Thursday, October 04, 2007

aluminium or aluminum?

Some say English is the hardest language to learn & that at times words just don't make sense the way they're pronounced. At first, I'd vehemently dismiss this utterance but I have now come to realize this just might be true. Learning English really is a whole different ball game. Some words are pronounced & enunciated differently if you've learned the Queen's English compared to American English (which at times this seems to shadow Canada as well). Coming from India & Dubai, my family & I have all had to realign certain pronunciations of some of our words. My mother says it best: I learned English when I was a kid in India & now I have to learn it all over again? Bloody nonsense! Of course, she exaggerates a little. It's only a few words, but getting caught with just those few can depending on the situation, cause you blush a little when you realize that the other party can't quite understand you.

A few years ago in Toronto, I was watching CityLine's Design Thursdays, with Marilyn Dennis hosting & in one segment, interviewing a guest of Asian origin. While discussing products available on that particular show, he mentioned the word aluminium, a common one in the design world. Now if you're from the East, you're going to read this word like the British do & if you're from North America you're going to read it like the North Americans do. What's the difference? Allow me to demonstrate, as best I can. The British version of aluminium is probably said 'aalumineeyum'. The North American version is said 'aloomenum'. The reason for the difference in pronunciation explained here. Of course, Marilyn dared to poke fun at the guest saying: "Aalumineeyum? What the heck is aalumineeyum? It's aloomenum." Suffice to say the guest was significantly embarrassed & could do nothing else but, along with the audience, laugh at himself. Not Marilyn's best moment, I know.

And while I tend to forget about this incident from time to time, I did remember it today while listening to the news on the radio (seems like I listen to the radio a lot lately, but it's only while I'm driving). Anyway, this particular news broadcaster on the radio of British origin also appears on the nightly news as well (many of you know of whom I speak). I can't remember what the context was but he said aluminium exactly the way the Brits say it: aalumineeyum! Nothing wrong with that but it put a smile on my face as it reminded me of the Cityline episode & Marilyn's faux pas.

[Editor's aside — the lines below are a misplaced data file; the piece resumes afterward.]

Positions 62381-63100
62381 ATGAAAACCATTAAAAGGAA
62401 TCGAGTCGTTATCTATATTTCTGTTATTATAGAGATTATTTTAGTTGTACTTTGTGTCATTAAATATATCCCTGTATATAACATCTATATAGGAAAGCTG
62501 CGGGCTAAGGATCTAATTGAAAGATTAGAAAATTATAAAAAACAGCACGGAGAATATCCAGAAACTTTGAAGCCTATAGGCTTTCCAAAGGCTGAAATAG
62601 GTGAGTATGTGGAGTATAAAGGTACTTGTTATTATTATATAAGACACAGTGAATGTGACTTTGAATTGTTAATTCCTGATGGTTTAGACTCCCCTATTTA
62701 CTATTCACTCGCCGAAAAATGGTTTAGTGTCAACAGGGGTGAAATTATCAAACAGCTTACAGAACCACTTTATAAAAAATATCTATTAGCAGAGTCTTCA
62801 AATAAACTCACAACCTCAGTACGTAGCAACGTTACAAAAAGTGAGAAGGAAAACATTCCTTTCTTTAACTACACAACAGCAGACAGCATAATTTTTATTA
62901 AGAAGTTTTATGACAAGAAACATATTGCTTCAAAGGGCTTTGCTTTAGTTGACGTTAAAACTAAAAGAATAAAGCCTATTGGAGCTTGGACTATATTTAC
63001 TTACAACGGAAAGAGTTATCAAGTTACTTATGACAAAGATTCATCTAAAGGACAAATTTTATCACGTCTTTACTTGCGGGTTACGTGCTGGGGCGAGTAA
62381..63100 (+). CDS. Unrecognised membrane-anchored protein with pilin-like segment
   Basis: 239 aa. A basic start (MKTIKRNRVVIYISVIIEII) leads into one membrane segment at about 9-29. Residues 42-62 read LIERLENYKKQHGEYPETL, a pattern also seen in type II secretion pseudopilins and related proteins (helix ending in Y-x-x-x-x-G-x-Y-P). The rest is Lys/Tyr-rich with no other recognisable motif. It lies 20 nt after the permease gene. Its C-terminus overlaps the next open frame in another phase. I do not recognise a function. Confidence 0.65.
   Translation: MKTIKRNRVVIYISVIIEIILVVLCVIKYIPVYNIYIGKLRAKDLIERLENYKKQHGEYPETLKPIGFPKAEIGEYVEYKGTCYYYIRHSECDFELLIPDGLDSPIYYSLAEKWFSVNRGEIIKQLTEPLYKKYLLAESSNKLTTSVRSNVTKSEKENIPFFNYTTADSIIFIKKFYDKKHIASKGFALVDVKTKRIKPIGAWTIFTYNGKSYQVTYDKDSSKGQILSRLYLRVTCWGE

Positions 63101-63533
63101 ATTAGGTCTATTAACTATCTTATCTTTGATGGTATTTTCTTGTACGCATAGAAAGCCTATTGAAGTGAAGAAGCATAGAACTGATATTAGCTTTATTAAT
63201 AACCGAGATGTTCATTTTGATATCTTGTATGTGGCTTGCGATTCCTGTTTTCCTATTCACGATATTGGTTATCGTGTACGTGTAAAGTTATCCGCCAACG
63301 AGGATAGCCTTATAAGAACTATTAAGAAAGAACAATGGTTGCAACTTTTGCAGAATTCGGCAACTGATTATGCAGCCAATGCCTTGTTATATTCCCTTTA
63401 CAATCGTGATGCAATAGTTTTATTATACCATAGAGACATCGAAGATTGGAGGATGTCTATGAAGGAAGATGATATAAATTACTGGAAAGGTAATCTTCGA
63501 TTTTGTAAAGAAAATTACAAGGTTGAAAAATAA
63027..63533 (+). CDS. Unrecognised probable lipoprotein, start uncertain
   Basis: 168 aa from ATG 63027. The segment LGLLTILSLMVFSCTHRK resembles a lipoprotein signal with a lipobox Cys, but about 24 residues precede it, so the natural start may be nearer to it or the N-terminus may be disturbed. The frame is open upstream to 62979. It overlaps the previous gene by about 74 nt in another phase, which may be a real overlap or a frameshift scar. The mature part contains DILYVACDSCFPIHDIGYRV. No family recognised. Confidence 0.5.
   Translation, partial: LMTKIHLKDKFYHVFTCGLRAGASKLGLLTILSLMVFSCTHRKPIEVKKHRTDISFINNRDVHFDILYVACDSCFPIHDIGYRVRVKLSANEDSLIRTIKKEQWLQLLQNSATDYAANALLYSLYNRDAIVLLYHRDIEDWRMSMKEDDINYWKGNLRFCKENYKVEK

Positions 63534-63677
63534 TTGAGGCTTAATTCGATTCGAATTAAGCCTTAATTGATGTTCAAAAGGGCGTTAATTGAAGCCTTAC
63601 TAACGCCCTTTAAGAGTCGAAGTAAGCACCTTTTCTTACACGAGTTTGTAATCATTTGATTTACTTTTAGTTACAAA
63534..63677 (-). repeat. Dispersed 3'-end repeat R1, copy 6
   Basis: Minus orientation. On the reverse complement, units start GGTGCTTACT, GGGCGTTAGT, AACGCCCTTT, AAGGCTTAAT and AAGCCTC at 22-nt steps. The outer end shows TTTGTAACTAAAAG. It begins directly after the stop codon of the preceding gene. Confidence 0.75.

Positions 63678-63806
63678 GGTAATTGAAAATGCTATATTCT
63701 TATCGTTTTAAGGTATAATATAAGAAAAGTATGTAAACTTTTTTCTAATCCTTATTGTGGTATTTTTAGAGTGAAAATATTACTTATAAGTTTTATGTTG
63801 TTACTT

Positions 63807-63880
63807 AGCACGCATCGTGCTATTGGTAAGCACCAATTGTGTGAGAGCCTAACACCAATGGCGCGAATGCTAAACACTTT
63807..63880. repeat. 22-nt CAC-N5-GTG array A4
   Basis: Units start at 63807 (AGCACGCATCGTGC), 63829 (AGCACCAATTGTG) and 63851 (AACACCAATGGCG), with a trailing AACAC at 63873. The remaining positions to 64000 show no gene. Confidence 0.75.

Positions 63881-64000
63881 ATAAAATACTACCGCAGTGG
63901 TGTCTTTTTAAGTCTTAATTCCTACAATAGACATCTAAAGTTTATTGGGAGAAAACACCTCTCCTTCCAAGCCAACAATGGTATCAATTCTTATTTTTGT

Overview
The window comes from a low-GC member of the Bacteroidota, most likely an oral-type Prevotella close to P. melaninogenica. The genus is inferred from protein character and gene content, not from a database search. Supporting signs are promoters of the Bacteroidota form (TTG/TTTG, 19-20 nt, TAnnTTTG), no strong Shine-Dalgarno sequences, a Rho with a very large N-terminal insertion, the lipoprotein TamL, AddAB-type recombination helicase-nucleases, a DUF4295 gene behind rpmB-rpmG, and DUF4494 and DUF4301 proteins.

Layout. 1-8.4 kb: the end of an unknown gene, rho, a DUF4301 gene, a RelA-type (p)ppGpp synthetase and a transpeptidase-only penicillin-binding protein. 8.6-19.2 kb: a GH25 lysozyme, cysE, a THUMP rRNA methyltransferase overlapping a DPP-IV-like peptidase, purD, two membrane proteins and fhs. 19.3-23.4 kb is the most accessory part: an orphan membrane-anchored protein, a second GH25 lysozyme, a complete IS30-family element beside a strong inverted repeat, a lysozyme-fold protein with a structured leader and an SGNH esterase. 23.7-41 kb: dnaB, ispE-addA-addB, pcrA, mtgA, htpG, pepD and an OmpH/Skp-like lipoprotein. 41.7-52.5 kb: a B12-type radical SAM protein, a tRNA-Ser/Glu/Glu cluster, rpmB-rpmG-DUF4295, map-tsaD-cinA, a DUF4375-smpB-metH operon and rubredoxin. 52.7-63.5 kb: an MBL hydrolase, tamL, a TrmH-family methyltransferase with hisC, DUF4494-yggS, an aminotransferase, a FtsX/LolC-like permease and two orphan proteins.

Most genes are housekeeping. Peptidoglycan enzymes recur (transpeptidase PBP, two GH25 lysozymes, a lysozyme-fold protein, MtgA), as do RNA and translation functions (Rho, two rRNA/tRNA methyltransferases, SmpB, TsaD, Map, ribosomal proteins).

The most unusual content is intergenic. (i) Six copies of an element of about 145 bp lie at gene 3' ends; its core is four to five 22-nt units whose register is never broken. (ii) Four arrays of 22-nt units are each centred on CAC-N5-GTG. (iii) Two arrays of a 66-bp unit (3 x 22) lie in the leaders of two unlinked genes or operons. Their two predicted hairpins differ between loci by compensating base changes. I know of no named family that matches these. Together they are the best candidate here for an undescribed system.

I'm sure there are more words like aluminium that you may have heard of or come across while in conversation. Like roof, pronounced rooof the British way but sometimes pronounced 'ruf', the American way. Or route, pronounced 'root' the British way, but 'raut' the American way. At this point I would also like to mention that while Canadians for the most part follow the Queen's English, we (not me, except for the word aluminium) sometimes tend to pronounce some words the American way due to our close proximity . Why oh why do we have to deviate & more importantly who is the deviant? It's a rhetorical question, for we know who the culprit is. (Oh! culprit is another word I'm going to touch upon in another post for another day). But getting back to our word of the day, I'm calling all Bermudians (& everyone else too): How DO you pronounce aluminium?

Oh & did I mention my brother & I have a super fun time teasing my parents when they slip back to the British pronunciation of words. Which reminds me, it's my brother's birthday. Happy Birthday, Bro. I can't believe how old you are now. Only a year & a half younger than I but still. Sheesh!


Anonymous said...

A few others, as this is always an issue, I'm British and the wifes Canadian:

Oregaarno and origano for Oregano

Realised not realized, please!

Wostersure not wozestershire for worcestershire sauce.

more will come shortly

DeOnion said...

Dear Ms. Cutepants,

I pronounce it in the Ameri-Bermudian way as simply "luminum". Having already greeted anyone I meet with a resounding A-bye! there is really no need to include an additional vowel in an already vowel crowded word.



Oliver said...

In the process of mutilating anything they pronounce, the Americans have unwittingly reverted to the original Native American pronunciation of the word. The British, being elitist refer to the automobile they produce as "Jag-you-are" as opposed to the Yanks' "Jag-waar", which incidentally is closest to the original ethnic pronunciation.

But I guess we have to be thankful to the Brits for something. At least we could say Bombay, Calcutta and Bangalore for a few years before now being forced to use Mumbai, Kolkata and Bengaluru.

Besides, the Americans speak American; not English!!!!

Oh, about the Aluminum vs Aluminium debate:

Broom said...

Aalumineeyum OFCOURSE! :)

Anonymous said...

Isn't it Bajan rather than Bermudian?